(#12) Terrorists smuggle a nuclear device onto American soil, and the sole witness is a simple-minded pizza delivery man. Section One thinks he's a security risk, but Nikita is determined to prevent his cancellation.
NIKITA, walking up to Birkoff at his station in Communications: "What are you doing?"
BIKOFF: "I'm trying out a new Hartley transformer on these surveillance images."
N: "Weren't you doing this when I saw you this morning?"
B: "No. This morning I was trying out a Fourier transformer."
N: "So, how did you get like this, Birkoff?"
B: "Like what? A cybergeek? Hey, technology is beautiful. You just haven't taken the time to appreciate it."
N: "No, I just prefer the real world."
B: "Which part? The lies? Or all the idiots?"
N: "Oooh. A little cynical, Birkoff?"
N: How did you get in the Section?"
B: "I killed my entire family. (He smiles at her expression) I'm kidding. Just my sister."
Written by Michael Loceff
Directed by George Bloomfield
Original airdate: April 21, 1997 (USA)
August 2, 1998 (France); November 29, 1997 (UK)
Maury Chaykin (Rudy)
John Evans (Guy Maygar), Doru Bandol (Kassar)
Traci Miller (Belinda)
Derek Keurvorst (George)
Lindsay Collins (Medical Operative)
Michael J. Reynolds (General)
"Precedent," In The Nursery
Czech title: "Nevinny"
French title: "L'innocent"
German title: "Der Super-Gau"
Italian title: "Innocente"
Portuguese title: "Inocente"
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Dawn Connolly's commentary on this episode
Loceff's script offers some interesting pairings: Nikita and Birkoff (giving us back story on Birkoff, exploiting the sibling-like relationship and developing their humorous banter), Rudy and Michael (the sharp contrast between Rudy's literalism and Michael's impenetrable seriousness in hilarious), and Rudy and Belinda (Bloomfield directs Traci Miller and Chaykin in a truly touching scene that is intimate, personal, and particular; a contrast to the series' signature high style).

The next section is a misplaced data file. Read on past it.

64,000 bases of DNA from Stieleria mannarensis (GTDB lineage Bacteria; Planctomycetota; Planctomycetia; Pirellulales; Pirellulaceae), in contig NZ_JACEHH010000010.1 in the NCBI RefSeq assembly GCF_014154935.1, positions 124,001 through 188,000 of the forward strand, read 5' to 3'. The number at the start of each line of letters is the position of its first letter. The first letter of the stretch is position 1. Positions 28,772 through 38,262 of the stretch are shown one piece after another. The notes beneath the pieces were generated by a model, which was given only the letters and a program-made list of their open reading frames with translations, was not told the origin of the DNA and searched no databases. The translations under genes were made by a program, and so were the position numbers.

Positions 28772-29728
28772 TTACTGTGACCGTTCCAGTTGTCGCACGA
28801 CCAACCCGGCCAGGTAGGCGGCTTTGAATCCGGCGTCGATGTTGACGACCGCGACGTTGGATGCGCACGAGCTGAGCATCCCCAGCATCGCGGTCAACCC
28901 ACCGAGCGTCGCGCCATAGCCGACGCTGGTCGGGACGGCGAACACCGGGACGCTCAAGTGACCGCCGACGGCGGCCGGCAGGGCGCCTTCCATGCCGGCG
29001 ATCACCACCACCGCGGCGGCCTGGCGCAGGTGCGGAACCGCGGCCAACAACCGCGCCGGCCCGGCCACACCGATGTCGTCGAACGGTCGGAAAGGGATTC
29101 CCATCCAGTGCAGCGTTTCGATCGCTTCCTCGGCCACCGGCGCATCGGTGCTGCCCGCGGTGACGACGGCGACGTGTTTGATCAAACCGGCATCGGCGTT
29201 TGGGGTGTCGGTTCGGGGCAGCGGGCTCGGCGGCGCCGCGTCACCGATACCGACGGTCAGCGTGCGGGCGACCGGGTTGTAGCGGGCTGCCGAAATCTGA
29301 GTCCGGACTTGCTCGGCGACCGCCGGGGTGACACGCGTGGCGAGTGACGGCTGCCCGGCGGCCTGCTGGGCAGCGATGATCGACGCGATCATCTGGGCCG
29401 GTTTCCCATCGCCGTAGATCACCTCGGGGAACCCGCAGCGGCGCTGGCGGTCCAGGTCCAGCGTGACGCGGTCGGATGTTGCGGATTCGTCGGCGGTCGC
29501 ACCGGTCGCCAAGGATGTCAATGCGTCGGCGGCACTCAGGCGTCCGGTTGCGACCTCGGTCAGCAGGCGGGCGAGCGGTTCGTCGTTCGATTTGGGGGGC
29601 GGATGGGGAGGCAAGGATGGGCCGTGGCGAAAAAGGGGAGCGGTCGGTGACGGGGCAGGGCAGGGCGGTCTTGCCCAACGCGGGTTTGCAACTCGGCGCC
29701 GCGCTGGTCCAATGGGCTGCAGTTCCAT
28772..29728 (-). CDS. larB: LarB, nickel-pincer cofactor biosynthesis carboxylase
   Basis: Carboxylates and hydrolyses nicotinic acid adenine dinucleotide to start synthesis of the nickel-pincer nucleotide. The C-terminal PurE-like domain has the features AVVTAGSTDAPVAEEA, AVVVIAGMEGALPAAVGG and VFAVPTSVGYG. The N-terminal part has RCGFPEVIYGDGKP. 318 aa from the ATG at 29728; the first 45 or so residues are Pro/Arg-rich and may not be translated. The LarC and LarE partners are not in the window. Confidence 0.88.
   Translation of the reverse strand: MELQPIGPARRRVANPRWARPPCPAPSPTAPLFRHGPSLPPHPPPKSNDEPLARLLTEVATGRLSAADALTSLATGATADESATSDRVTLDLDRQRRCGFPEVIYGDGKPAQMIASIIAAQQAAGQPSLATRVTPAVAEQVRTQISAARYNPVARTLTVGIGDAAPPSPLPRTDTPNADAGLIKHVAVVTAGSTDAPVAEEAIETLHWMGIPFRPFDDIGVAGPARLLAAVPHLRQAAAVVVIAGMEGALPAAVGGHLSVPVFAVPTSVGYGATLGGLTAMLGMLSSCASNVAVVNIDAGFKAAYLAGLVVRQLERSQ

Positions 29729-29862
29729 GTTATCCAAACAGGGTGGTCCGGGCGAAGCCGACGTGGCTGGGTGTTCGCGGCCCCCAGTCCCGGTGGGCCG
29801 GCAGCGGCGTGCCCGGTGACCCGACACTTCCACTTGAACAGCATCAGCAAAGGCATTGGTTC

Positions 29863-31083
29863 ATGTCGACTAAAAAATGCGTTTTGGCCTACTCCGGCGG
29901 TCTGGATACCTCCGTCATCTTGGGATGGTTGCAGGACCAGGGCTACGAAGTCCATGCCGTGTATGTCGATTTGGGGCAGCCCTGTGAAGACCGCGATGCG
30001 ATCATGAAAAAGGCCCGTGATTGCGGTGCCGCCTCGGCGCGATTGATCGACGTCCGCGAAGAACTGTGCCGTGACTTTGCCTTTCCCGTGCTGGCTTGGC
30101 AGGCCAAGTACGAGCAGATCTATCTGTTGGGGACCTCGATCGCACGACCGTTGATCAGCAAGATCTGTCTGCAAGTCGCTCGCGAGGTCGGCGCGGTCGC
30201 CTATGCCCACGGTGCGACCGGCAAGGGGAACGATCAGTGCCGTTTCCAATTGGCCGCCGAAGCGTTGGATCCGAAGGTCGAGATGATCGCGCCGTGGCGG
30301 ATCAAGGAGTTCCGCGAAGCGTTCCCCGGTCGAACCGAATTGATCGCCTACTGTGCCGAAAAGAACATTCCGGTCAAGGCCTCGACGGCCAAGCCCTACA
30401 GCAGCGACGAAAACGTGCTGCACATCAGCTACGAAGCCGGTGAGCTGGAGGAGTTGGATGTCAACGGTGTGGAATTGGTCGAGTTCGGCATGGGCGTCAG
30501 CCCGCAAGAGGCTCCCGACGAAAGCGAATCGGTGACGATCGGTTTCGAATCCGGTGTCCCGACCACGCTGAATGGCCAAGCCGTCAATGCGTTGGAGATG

"Innocent" succeeds largely because Maury Chaykin's performance as Rudy (for which he won a Gemini Award) is effortlessly funny and improvisational in style. Unfortunately, the urgency of the political and nuclear threat is never really conveyed in a convincing way. Conventional shots of a timer counting down are insufficient to compensate for a general lack of suspense. Proving the old adage that it is easier to care about the suffering of one person than a thousand, the truly tense moment presents itself when we believe, like Nikita, that Rudy is lost and the code needed to disarm the bomb has been lost along with him. That Operations would have the time (let alone that he would bother) to order Rudy's death during the "crisis" stretches believability to the limit.
Eugene Robert Glazer, however, does justice to a beautifully shot old-style spy meeting in the tradition of LeCarre or Deighton. An alley in the dead of night, the snow falling, green and purple lighting underscored by the band In The Nursery -- all evoke the Cold War era. John Evans is completely credible as the slimy, weak traitor Guy Maygar, all spit and sobs as he spills the beans.
La Femme Peta, pp 121-123
Ted Edwards' "behind the scenes" look at this episode